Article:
Post-Lab Quiz and Lab Report

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Virtual Lab: Dinosaur Dig

Post-Lab Quiz and Lab Report

  1. Please make sure you have read through all of the information in the “Questions”, “Geologic Time Scale” and “Dinosaur Guide” areas. If you come upon terms that are unfamiliar to you, please refer to your textbook for further explanation or search the word here:

  2. In this exercise, you will use observations and simulated chemical analysis of dinosaur fossils to determine their age and species identification. To begin, observe the fossil presented in the “Unknown Fossil” area at the bottom left-hand side of the page. In your “Data Table” and/or Table I below, please note the fossil’s shape, size and structure.

  3. Next, drag the rock sample found in the rock layer below the fossil site into the mass spectrometer. Click the “Start” button and interpret the data that is presented on the computer monitor. Place this information in your “Data Table” and/or Table I below. Remember to use the information in the “Questions” area for reference. Here is an example as well:

Absolute Dating Results

Isotope A: Half-life 220 Million Years

Parent Isotope Remaining: 50%

Daughter Isotope Remaining: 50%

In this case, ½ of the parent atoms have decayed so this represents 1 half-life. Thus, the age of the rock is roughly 220 million years old.

  1. Repeat step number 3 for the rock sample found in the rock layer above the fossil site.

  2. Next, open the “Geologic Time Scale” and use the absolute dating results to determine the period in which this dinosaur existed. Input this information into your “Data Table” and/or Table I below.

  3. To complete your analysis of the fossil, compare the data you have obtained with the reference information listed in the “Dinosaur Guide” to determine the species identification of the fossil. Place this information in your “Data Table” and/or Table I.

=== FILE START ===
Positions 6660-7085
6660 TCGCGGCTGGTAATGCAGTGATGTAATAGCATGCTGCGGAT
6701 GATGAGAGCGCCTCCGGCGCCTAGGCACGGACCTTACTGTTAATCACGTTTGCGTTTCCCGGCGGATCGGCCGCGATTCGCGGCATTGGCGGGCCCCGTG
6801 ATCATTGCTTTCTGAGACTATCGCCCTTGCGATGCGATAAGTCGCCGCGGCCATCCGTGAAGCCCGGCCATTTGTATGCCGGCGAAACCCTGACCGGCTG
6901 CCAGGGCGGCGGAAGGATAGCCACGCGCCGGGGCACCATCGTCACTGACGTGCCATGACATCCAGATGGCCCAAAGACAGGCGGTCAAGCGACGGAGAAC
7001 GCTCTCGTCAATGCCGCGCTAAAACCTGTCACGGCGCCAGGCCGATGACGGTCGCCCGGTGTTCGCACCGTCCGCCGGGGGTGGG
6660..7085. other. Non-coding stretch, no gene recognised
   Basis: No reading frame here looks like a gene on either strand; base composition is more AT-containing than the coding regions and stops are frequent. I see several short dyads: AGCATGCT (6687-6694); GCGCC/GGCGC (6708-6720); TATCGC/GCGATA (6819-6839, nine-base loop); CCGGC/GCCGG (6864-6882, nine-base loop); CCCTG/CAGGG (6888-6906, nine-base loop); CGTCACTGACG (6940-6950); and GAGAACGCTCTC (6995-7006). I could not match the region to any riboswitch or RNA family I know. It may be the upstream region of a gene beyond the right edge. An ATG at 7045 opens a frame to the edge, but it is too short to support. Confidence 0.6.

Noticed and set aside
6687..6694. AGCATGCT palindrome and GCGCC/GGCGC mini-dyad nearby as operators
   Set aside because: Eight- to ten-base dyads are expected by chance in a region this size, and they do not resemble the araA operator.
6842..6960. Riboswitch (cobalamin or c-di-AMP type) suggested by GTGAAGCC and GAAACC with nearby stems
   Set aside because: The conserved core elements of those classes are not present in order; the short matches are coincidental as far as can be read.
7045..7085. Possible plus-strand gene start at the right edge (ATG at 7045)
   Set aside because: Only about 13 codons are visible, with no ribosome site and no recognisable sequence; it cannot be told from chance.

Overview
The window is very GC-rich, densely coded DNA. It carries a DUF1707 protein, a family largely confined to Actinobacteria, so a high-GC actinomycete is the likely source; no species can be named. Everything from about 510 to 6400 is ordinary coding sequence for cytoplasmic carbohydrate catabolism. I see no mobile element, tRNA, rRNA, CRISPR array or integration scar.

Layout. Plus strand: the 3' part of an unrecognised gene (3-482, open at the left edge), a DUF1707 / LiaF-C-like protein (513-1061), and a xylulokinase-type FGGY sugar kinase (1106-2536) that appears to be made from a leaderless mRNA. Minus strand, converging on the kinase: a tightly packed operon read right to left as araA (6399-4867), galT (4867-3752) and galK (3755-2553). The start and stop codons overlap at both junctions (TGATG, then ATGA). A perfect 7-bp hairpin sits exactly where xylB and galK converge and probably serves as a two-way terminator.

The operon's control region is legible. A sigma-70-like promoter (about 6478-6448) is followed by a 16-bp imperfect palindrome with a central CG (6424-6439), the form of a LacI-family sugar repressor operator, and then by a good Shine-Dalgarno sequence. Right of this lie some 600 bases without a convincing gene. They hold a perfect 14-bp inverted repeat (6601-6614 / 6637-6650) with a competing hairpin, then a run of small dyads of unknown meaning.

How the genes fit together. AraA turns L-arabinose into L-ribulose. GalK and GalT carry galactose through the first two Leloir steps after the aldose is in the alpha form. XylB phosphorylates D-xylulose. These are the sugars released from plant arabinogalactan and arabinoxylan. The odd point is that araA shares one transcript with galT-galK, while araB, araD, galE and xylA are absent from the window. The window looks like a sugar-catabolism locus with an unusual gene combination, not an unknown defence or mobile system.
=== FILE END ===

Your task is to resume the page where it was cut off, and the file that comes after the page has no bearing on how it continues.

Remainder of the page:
Note: There are extra rows in your table to identify additional fossils if necessary. Click the “reset” button to call up a new fossil specimen to identify.

  1. Please finish this exercise by opening the “Journal” link at the bottom of the page and answering the questions.

Table I:

Fossil Information

Absolute Dating of Rock Layer Below

Absolute Dating of Rock Layer Above

Geologic Time Period

Dinosaur Species

Post-laboratory Questions:

  1. Based upon evidence, it appears that a mass extinction of reptile species occurred during which era?

  1. Precambrian

  2. Paleozoic

  3. Cenozoic

  4. All of the above

  1. One of the earliest known dinosaurs was:

  1. Stegosaurus

  2. Tyrannosaurus rex

  3. Coelophysis

  4. Diplodocus

  1. The fossil of which species brought forth the idea of modern day birds potentially being descended from dinosaurs?

  1. Stegosaurus

  2. Diplodocus

  3. Tyrannosaurus rex

  4. Archaeopteryx

  1. The fossils of Archaeopteryx appear so well-preserved due to the fact that they were found in what was once:

  1. a dry desert

  2. cold arctic ice

  3. a lagoon

  4. a low oxygen environment

  5. c and d

  1. Based on fossil evidence, peg-like blunt teeth in the front of the jaw appeared best suited for which type of lifestyle?

  1. Scavenger

  2. Carnivore

  3. Predator

  4. Herbivore

  1. Based on fossil evidence, which species appeared to have hollow bones?

  1. Diplodocus

  2. Coelophysis

  3. Archaeopteryx

  4. Tyrannosaurus rex

  5. C and D

  6. None of the above

  1. Dinosaurs:

  1. Appear to have evolved from archosaurs

  2. Were predominant in the Paleozoic era

  3. Became extinct in the Cenozoic era

  4. All of the above

  1. Mammals:

  1. Coexisted for a time with dinosaurs

  2. Became predominant in the Tertiary period

  3. Were first seen in the Cambrian period

  4. A and B

  5. None of the above

  1. Archaeologists tend to find fossils most often embedded in which type of rock?

  1. Sedimentary

  2. Igneous

  3. Metamorphic

10. Absolute dating is best performed on rocks formed:

a. in a cold region

b. near a hydrothermal vent below the ocean’s surface

c. near a volcano

d. B and C

e. all of the above

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